The Affordable Care Act, in a largely overlooked provision, bestowed broad powers on the Centers for Medicare and Medicaid Services (CMS) to impose a moratorium on the enrollment of new Medicare or Medicaid providers, including whole categories of providers in certain geographic locations. Significantly, providers may be denied enrollment in Medicare and Medicaid not because of any fraud or illegality on their part but based on alleged fraud committed by other providers in the same sector operating in the same geographic location. Specifically, the final rules implementing this new provision allow CMS to impose a six-month moratorium on newly enrolling Medicare or Medicaid providers if CMS determines that there is a significant potential for fraud, waste or abuse with respect to a particular provider type and/or geographic location. To make its determination, CMS relies on ongoing and emerging fraud trends pursued through the enforcement activities of the Department of Justice (DOJ) and the Office of the Inspector General for the Department of Health and Human Services (OIG), as confirmed by CMS’ own data analysis. CMS also bases its decision on the experiences of the DOJ/OIG’s Health Care Fraud Prevention and Enforcement Teams (HEAT Teams) which use advanced data analysis techniques to identify aberrant billing patterns in certain locations. The presence of a HEAT Team near a particular geographic area is one factor CMS considers in making its determination to impose an enrollment moratorium.
On January 30, 2014, CMS wielded this new power to impose a moratorium on the enrollment of new home health agencies (HHA) in four geographic areas, all counties contained in or adjacent to a HEAT Team location. CMS determined that a high risk for fraud existed in each area based on recent criminal prosecutions of HHAs and HHA owners in the area and oversaturation of/overbilling by HHAs in the affected counties relative to other locations. Specifically, CMS put a halt to Medicare and Medicaid enrollment of new HHAs in:
Dallas County, which includes the City of Dallas, and the six surrounding Texas counties of Collin, Denton, Ellis, Kaufman, Rockwall and Tarrant;
Harris County, which includes the City of Houston, and the seven surrounding Texas counties of Brazoria, Chambers, Fort Bend, Galveston, Liberty, Montgomery and Waller;
Broward County, Florida, which includes the City of Fort Lauderdale; and
Wayne County, which includes the City of Detroit, and the four surrounding Michigan counties of Macomb, Monroe, Oakland and Washtenaw.
Among the findings leading to this moratorium, CMS noted that the ratio of HHAs to beneficiaries was 369 percent greater in Dallas County, Texas than in comparison counties, and that payments to HHAs in Dallas County were 38 percent higher than the average for HHAs in comparison counties. CMS also noted that in 2012, a federal grand jury indicted a Dallas-based doctor in a $374 million home healthcare scheme, the largest fraud case by dollar amount ever charged against a single doctor. With respect to Houston, CMS found that ratio of HHAs to beneficiaries was 277 percent greater in Harris County, Texas than in comparison counties, and that payments to HHAs in Harris County were 45 percent higher than the average for HHAs in comparison counties. CMS made similar findings with respect to Broward County, Florida and the affected Michigan counties.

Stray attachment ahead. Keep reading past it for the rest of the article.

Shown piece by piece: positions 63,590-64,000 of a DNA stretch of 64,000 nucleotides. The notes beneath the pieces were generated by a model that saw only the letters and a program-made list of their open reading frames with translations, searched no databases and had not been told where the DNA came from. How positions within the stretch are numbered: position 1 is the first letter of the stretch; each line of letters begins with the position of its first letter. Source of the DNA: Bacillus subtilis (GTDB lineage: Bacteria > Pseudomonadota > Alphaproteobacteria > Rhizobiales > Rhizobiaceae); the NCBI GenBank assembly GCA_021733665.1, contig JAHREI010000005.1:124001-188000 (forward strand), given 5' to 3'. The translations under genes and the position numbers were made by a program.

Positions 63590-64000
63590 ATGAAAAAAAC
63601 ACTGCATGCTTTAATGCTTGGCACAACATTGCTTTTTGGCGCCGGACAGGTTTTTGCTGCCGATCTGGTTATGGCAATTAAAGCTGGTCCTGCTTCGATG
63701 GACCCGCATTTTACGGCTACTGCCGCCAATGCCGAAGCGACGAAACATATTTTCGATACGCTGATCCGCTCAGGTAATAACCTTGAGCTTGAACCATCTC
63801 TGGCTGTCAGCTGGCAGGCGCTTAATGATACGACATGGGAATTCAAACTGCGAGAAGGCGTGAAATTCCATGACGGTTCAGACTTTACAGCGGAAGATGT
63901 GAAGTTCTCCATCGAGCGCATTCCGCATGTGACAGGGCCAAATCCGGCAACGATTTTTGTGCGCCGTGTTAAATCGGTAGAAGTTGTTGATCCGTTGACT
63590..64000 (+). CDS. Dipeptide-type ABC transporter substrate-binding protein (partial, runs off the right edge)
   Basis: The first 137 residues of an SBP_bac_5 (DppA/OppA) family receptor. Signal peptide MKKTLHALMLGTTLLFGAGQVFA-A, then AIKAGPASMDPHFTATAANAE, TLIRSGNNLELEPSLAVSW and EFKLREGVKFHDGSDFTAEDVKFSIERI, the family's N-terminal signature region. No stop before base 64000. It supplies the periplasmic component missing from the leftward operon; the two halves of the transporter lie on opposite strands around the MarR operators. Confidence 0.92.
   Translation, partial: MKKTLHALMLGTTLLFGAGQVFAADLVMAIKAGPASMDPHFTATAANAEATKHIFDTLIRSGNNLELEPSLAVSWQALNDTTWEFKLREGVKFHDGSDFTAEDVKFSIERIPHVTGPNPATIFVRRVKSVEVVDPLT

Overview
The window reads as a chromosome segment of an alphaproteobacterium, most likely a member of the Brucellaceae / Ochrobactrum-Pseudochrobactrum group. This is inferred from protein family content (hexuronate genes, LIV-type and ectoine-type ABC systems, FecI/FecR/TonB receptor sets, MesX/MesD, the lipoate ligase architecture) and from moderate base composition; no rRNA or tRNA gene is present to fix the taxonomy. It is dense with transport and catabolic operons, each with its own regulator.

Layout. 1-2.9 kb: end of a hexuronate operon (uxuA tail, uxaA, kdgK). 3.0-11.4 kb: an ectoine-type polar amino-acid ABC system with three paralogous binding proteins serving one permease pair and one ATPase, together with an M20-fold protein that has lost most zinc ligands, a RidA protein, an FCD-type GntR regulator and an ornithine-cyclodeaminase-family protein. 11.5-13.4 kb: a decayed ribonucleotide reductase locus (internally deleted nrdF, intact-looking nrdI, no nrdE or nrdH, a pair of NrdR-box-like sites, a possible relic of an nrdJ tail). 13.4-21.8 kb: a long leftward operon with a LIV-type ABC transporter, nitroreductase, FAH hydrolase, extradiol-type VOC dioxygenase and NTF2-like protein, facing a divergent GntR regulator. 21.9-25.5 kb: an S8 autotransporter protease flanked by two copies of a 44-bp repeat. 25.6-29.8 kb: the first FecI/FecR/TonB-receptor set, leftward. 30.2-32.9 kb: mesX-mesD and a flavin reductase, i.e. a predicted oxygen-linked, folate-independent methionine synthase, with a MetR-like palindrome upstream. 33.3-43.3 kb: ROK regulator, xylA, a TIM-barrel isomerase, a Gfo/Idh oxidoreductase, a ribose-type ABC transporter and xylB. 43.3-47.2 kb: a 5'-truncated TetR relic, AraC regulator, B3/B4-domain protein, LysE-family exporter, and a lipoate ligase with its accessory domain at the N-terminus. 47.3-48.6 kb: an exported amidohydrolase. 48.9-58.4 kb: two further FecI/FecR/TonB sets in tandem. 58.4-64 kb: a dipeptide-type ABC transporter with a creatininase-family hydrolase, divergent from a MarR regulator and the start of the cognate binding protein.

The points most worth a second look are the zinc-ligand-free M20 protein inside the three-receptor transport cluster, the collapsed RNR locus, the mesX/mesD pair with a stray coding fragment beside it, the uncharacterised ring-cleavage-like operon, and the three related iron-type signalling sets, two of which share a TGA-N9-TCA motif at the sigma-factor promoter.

Under the regulations, the temporary moratorium does not apply to changes in practice locations, changes in provider information (such as phone or address) or changes in ownership, except for changes in ownership of HHAs that are subject to the 36 Month Rule. Once a six-month moratorium is issued, CMS may continue the moratorium in six-month increments if it determines the risk for fraud or abuse persists with respect to the particular provider type and/or geographic location. A provider denied enrollment in Medicare or Medicaid during the moratorium has no appeal rights other than the right to appeal whether it falls with the category of providers subject to the moratorium (i.e., whether it is an HHA). Given the sharp rise in investigations and enforcement actions against HHAs in recent years, it is likely that CMS will extend this current moratorium for an additional six months when it is set to expire in July 2014.
Waller has an interdisciplinary team of lawyers with extensive experience representing HHAs in government investigations and litigation, regulatory matters, acquisitions, joint ventures and other strategic transactions. If you would like more information about this topic or any other topic affecting HHAs, please contact Brent Hill at 615.850.8602, firstname.lastname@example.org or Jennifer Weaver at 615.850.8116, email@example.com, or any member of Waller’s Healthcare Department.
 See 42 C.F.R. § 424.570 (Medicare) and 42 C.F.R. § 455.470 (Medicaid).
 HEAT Teams are located in Miami, Tampa, Los Angeles, Detroit, Houston, Dallas, Brooklyn, Baton Rouge, New Orleans and Chicago.
 CMS, noting the migratory nature of HHA fraud and the ability to provide home health services across county lines, included counties that surround Dallas, Houston and Detroit although there was no specific finding of HHA fraud or oversaturation in those counties. However, it did not do so with respect to Broward County because of a Florida state law that divides the state into eleven home health licensing districts and prevents HHAs from providing services outside their own licensing districts. Broward is the only county in its licensing district.
The opinions expressed in this bulletin are intended for general guidance only. They are not intended as recommendations for specific situations. As always, readers should consult a qualified attorney for specific legal guidance.